Gluck’s “Alceste” Dying for an Audience in Santa Fe

Admete (Paul Groves) and Alceste (Christine Brewer). Photo by Ken Howard. Santa Fe, New Mexico.

Alceste  by Christoph Willibald Gluck. Text by Marie Francois Louis Gand Leblanc Roullet
Review by David Gregson: Santa Fe, New Mexico, August 15, 2009.

Two operatic “superstars” (a wretchedly inflated overused term which simply means “stars” these days) were Santa Fe Opera’s big draw this 2009 season: sopranos Natalie Dessay and Christine Brewer. From the looks of things, people flocked to hear Dessay in La Traviata and flocked away from hearing Brewer in Alceste.

What’s to blame? Is it Gluck? Is it Brewer? Is it the confusing and sometimes ridiculous Louis Desire production with its big cracked egg thingy center stage? Is it stage director Francisco Negrin’s simple-minded symbolism? Is it Ana Yepes’ often jagged automaton choreography? Is it the recession?

Officials assured me the house was three-quarters sold out, but when I arrived at the parking lots 45 minutes before performance time Friday night (August 14), the lower lots were closed and empty, and I was able to park closer to the opera house entrance than ever before in over 13 years of visiting Santa Fe.

The opera “rarities” – such as the admittedly only relatively rare Alceste –are part of Santa Fe Opera’s big attraction, at least for this opera lover. One would hate to see future seasons dumbed down. It’s happening elsewhere, after all. Some companies are cutting back costs, reducing the number of performances, cutting out an opera or two, mounting nothing but warhorses or closing down altogether.

And Alceste  is a truly gorgeous work. Yes, it’s lugubrious for long stretches, and sometimes one wonders if Gluck couldn’t have “reformed” opera with just a tad more zip and fewer dances, but it’s a masterpiece — one that doesn’t need to be mucked around with either. It actually has a happy ending – but thanks to Negrin, everybody dies in the end, all dragged offstage in a black fabric marked “La Mort” so those who read French can explain things to their less linguistically inclined friends. Yes – we all die in the end. Thanks for the brilliant insight, Mr. Negrin.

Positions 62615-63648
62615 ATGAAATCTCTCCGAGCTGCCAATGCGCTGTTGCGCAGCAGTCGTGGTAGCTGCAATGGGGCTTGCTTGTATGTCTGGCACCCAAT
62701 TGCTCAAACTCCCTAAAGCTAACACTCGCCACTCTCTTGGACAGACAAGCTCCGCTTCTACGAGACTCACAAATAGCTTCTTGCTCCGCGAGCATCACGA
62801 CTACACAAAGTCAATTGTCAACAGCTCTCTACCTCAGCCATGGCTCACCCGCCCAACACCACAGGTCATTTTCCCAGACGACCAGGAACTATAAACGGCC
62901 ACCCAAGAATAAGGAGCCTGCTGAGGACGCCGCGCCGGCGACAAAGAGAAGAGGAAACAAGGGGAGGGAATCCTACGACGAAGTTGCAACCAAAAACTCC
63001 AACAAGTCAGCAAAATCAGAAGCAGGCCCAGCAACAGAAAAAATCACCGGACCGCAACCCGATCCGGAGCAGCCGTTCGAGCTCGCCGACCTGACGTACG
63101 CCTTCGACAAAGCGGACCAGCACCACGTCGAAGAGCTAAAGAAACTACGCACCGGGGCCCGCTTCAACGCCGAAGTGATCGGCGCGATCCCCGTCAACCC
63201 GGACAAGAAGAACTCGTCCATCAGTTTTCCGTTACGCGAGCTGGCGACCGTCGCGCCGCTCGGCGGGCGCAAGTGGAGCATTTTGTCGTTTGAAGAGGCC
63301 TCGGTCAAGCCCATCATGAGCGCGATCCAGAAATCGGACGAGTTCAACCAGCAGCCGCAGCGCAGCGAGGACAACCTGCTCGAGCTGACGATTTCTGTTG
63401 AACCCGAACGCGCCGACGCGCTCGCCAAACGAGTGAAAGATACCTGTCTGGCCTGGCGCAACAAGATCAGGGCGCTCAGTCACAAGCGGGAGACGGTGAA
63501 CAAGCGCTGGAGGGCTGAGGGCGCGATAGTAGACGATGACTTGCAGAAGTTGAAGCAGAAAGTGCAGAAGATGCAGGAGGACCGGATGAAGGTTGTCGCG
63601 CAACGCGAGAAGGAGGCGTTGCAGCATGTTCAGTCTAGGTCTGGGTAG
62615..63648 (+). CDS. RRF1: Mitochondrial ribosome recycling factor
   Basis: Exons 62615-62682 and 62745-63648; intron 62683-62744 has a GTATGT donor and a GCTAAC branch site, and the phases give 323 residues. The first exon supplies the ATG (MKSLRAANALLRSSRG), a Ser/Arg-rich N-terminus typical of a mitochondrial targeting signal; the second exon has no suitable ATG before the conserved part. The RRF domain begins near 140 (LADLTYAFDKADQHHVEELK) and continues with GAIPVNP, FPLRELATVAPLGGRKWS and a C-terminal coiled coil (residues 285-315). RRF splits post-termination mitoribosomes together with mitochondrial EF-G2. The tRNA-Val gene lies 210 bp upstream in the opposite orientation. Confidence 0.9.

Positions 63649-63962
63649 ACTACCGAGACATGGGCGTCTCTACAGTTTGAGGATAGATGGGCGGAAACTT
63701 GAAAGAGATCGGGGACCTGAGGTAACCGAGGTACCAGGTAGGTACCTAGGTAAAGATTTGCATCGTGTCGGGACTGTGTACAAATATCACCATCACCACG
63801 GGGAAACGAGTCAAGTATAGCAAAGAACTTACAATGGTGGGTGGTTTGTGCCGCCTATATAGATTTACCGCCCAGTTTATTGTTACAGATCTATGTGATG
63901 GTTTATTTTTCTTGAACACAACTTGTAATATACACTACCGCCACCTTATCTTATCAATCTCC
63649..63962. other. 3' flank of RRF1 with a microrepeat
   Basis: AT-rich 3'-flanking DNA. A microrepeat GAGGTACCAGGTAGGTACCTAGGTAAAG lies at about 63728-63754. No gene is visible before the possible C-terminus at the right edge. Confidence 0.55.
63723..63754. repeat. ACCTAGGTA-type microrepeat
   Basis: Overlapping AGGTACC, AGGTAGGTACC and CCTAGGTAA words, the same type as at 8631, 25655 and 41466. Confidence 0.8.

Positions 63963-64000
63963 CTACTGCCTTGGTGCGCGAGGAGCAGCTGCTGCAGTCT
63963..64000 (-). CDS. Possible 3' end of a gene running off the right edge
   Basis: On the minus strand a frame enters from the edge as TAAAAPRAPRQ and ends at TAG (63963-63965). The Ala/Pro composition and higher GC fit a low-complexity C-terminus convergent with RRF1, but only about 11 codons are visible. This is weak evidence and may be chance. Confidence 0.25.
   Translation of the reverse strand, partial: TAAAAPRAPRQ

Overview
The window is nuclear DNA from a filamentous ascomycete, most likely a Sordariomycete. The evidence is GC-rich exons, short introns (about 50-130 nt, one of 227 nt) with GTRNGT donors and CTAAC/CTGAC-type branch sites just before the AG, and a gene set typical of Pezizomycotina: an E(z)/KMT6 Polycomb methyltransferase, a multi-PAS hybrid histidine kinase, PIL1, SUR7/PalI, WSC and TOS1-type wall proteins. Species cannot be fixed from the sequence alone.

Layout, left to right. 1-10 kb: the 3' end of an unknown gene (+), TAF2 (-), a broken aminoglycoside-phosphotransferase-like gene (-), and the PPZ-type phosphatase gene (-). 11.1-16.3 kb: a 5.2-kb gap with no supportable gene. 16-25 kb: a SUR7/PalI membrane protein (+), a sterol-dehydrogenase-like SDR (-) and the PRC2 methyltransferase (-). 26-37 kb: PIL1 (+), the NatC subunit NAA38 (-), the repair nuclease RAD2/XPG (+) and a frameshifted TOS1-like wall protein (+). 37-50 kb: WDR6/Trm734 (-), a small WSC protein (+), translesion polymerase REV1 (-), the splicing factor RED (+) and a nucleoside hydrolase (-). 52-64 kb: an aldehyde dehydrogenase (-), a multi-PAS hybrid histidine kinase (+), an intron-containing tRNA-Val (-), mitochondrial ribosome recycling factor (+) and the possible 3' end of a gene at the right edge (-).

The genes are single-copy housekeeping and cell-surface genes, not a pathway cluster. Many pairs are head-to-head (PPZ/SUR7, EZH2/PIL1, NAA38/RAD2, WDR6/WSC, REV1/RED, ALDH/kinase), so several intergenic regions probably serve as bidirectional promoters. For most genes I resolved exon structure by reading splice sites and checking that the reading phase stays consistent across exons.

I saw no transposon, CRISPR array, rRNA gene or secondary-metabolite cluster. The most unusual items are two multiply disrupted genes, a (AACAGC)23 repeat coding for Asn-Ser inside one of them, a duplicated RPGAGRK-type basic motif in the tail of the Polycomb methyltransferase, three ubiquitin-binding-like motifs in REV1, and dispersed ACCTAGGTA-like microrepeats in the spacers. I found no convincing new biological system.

As for the opera itself — in the terms of a male dominated universe, Queen Alceste is a truly “good” woman who, following a capricious Apollonian decision that her husband, King Admete of Thessaly, must die unless someone else dies in his place, is totally prepared to expire to spare her spouse’s life. Ah, true love and devotion! There is a small problem, however; Admete will not be truly happy living without Alceste and Alceste will not be happy dead. Oddly enough, the underworld always appears rather lively in staged versions of such mythological stories. It was an easy leap to parody for Offenbach.

Brewer has a big voice, but the superb, carefully scaled band led masterfully by Kenneth Montgomery, offered no loud orchestral curtain to cover her vocal flaws. She sometimes sounded shrill or hoarse – and for this listener at least, the singing almost always lacked a true depth of emotional commitment. Brewer seemed to be “in” the role one moment and out of it the next – much having to do no doubt with an injury and her overweight (a condition she is trying to deal with, according to what I was told). For me, the interpretation was far from an epiphany.

Tenor Paul Groves was excellent as Admete, maintaining long vocal lines with heroic strength. He commands the stage both as a king, a lover and as a suffering victim. The voice itself, however, seems to being growing gruffer these day, and it’s alarming to speculate where that may lead.

Out on parole from his labors, Hercules wanders into this story and harrows hell so to speak in the final act. He finds a fine incarnation here in bass Wayne Tiggs. Praise must be equally distributed to the chorus and to the apprentices — baritone Nicholas Pallesen (Herald and High Priest); soprano Jennifer Forni (Coryphee); tenor Aaron Blake (Evandre); bass Tom Corbeil (Oracle and The Infernal God) and baritone Matthew Morris (Apollo looking a little like a Star Wars robot). Lots of talent here! And was that Tom Corbeil doing some dance gymnatics on top of everything else. Good grief!

Yes – and as for those dances. As a major fan of composer Jean-Phillipe Rameau (whose operas, among many others, Gluck was reforming), I own many DVDs in which very odd approaches to dance are taken – despite the reigning presence of Mr. Authenticity himself, Sir Wiiliam Christie (or Chritophe Rousset) in the pit. Anything goes. Here the dancing was filled with odd jerking motions, but I also noticed some orange and gold costumes redolent of Grecian vases, and I suppose the angular poses were inspired by ancient urns. This reference is far less obscure than many things to be seen in Rameau DVDs.

Alceste – Christine Brewer
Admete – Paul Groves
Hercules – Wayne Tigges
Herald / High Priest – Nicholas Pallesen
Coryphee – Jennifer Forni
Evandre – Aaron Blake
Oracle / The Infernal God – Tom Corbeil
Apollo – Matthew Morris

Conductor – Kenneth Montgomery
Director – Francisco Negrin
Scenic Designer – Louis Desire
Costume Designer – Louis Desire
Lighting Designer – Duane Schuler
Choreographer – Ana Yepes
Chorus Master – Susanne Sheston

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